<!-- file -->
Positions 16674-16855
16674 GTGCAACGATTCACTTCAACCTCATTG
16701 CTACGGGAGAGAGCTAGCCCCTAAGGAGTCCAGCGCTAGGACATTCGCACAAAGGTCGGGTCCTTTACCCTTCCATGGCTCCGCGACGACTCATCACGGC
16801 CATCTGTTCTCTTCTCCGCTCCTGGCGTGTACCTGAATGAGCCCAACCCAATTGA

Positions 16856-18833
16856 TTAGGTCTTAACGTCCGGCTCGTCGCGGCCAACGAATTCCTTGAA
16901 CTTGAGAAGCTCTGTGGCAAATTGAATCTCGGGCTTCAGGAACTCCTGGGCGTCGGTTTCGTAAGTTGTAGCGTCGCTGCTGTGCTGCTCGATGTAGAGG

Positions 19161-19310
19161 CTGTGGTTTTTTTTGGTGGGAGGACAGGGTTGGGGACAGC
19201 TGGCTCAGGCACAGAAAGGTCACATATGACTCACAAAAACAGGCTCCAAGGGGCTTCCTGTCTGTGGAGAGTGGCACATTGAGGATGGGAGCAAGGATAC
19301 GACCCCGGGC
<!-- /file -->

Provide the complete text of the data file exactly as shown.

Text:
Positions 16674-16855
16674 GTGCAACGATTCACTTCAACCTCATTG
16701 CTACGGGAGAGAGCTAGCCCCTAAGGAGTCCAGCGCTAGGACATTCGCACAAAGGTCGGGTCCTTTACCCTTCCATGGCTCCGCGACGACTCATCACGGC
16801 CATCTGTTCTCTTCTCCGCTCCTGGCGTGTACCTGAATGAGCCCAACCCAATTGA

Positions 16856-18833
16856 TTAGGTCTTAACGTCCGGCTCGTCGCGGCCAACGAATTCCTTGAA
16901 CTTGAGAAGCTCTGTGGCAAATTGAATCTCGGGCTTCAGGAACTCCTGGGCGTCGGTTTCGTAAGTTGTAGCGTCGCTGCTGTGCTGCTCGATGTAGAGG

Positions 19161-19310
19161 CTGTGGTTTTTTTTGGTGGGAGGACAGGGTTGGGGACAGC
19201 TGGCTCAGGCACAGAAAGGTCACATATGACTCACAAAAACAGGCTCCAAGGGGCTTCCTGTCTGTGGAGAGTGGCACATTGAGGATGGGAGCAAGGATAC
19301 GACCCCGGGC